2021 Indie Games Week 17: Eliza
Eliza is an incredible visual novel about the ethical implications of apps and tech culture trying to commodify human health. I think that’s how I would put it. The topics it covers are complex and the writing is, overall very good, so it’s hard to really capture in a short description exactly what it’s about. There’s several themes/ideas/questions in play:
- tech companies stealing people’s data
- tech companies commodifying health/mental health services into a profitable “easy” product
- how we choose to spend our time and where we work
- how ideas can be taken and used for something evil by companies we work for
- how we can think an idea is morally good and it turns out isn’t
- how to live a fulfilled life and have good mental health
- how to actually help people struggling with mental health
- how human beings are far more complex than any technology can predict
- can technology surpass human thought?
- how to grieve death
Eliza covers a lot, and it does it beautifully.
One of my favorite parts of the game are when you take on the role of the Eliza app. I really felt just…depressed acting out the generic mental health responses created by the Eliza app. The premise of the app “helping society” is that people want to be listened to — and that is true! But people need actual help and support, and the money society wastes on these evil stupid tech companies run by narcissistic babies could actually be spent helping them — by buying them homes, giving them healthcare, improving communities, addressing inequality and bigotry, etc. The game never directly states tech is evil, but it’s impossible to play it and listen to Evelyn’s inner thoughts and not come away with that feeling.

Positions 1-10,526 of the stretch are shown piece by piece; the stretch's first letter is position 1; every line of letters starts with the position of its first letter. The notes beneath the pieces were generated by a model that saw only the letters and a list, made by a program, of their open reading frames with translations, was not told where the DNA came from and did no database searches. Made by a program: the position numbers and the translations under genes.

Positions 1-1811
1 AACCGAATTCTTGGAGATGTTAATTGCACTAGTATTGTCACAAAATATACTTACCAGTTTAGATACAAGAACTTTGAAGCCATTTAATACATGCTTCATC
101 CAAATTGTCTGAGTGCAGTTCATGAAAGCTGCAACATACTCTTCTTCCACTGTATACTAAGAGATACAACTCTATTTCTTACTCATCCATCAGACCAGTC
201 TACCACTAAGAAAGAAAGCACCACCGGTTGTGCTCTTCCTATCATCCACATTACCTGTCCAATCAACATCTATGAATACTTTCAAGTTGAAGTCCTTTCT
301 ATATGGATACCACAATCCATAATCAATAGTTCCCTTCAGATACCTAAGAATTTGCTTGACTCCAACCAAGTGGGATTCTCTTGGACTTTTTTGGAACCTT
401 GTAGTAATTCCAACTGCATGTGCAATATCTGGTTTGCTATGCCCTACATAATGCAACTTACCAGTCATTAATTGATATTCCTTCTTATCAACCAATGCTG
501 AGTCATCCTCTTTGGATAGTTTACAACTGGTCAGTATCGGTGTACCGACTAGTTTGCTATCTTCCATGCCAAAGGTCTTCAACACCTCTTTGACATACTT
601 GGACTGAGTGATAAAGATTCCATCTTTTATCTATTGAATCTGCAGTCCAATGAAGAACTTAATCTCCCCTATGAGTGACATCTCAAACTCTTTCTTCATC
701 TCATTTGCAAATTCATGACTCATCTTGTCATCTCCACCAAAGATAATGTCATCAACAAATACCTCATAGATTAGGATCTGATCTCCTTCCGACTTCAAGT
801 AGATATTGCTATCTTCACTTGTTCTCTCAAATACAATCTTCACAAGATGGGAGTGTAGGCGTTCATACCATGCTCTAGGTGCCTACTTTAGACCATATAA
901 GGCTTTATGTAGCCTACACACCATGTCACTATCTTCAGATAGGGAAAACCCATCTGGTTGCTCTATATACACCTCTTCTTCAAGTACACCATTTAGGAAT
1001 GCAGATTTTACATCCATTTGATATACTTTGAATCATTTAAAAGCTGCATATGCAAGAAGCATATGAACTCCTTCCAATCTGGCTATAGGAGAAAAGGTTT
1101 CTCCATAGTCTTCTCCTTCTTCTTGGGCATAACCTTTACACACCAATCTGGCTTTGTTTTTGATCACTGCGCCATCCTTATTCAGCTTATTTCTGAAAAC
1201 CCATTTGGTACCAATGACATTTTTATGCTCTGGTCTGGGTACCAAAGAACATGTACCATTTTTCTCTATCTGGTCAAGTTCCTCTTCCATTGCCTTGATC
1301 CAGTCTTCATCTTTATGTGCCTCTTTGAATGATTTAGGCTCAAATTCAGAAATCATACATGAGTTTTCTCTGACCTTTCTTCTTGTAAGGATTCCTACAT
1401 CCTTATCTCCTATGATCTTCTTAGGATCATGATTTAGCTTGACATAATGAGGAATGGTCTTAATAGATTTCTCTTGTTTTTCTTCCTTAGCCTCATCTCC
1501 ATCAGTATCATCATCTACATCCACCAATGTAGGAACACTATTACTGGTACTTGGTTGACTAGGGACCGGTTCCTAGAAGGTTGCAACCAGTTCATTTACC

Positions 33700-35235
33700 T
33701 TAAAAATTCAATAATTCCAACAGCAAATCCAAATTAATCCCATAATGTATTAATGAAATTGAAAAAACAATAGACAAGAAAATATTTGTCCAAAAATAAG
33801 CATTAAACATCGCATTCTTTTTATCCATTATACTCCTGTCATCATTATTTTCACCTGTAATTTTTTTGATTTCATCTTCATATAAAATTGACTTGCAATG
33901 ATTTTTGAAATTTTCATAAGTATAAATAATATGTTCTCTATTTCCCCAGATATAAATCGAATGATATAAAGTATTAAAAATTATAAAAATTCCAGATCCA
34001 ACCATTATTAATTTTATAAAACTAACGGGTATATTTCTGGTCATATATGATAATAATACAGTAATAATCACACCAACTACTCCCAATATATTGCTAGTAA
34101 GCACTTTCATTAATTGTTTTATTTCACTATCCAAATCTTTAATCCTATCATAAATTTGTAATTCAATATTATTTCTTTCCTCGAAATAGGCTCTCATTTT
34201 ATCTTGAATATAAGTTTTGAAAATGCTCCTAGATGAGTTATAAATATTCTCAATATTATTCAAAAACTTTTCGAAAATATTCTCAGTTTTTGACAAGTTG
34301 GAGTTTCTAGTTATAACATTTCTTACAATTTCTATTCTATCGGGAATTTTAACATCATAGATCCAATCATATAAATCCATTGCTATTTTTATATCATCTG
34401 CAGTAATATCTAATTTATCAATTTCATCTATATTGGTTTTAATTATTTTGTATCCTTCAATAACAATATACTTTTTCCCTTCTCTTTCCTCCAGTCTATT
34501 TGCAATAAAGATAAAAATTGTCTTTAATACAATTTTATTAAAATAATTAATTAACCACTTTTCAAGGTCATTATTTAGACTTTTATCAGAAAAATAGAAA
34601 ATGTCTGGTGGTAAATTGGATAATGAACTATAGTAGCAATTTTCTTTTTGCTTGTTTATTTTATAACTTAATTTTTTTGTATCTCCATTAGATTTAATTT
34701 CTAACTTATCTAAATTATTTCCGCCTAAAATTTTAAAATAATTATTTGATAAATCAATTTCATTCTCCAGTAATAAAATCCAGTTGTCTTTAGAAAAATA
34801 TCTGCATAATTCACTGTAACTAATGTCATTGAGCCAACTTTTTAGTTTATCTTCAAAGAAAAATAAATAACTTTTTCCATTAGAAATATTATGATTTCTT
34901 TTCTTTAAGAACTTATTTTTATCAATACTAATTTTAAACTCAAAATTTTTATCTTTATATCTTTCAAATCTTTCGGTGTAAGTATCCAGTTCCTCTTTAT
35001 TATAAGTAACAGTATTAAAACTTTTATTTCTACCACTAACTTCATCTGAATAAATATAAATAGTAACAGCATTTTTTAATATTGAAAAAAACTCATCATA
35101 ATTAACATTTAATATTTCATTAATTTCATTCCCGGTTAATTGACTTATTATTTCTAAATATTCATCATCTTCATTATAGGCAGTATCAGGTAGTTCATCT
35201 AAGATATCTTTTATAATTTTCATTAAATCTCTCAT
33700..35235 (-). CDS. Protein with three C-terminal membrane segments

Evelyn is a fantastic protagonist, the shifts in her conversations with people, her self awareness, and her inner dialogue on what she sees around her is incredibly fluid and well done. It makes the game feel incredibly human, which stands as a STARK contrast to everything the app is doing. It’s a disturbing mirror of the present.
The games endings are very….gamey. They make an obvious point that kinda undercuts the complex emotions of the game prior, but overall they’re basically fine. Some of them, the bad ones, definitely go full blast with painting a dystopian future for the player. To me there’s only one real good ending, and that’s going out on your own and figuring out what you need to do for yourself. I didn’t really like any of the characters you met, not as people anyway, they were all great characters, so the idea of choosing to get closer to any of them at the end just seemed ridiculous. Even the more sympathetic ones I thought “I can definitely do better than this”.
Overall, Eliza is fantastic and it’s definitely going on my GOTY list. The voice acting, something I didn’t mention, is phenomenal and gave the game another layer of depth. I could play games like this forever. It just really hit me and made me reflect on some of the larger societal issues we face today in a personal way.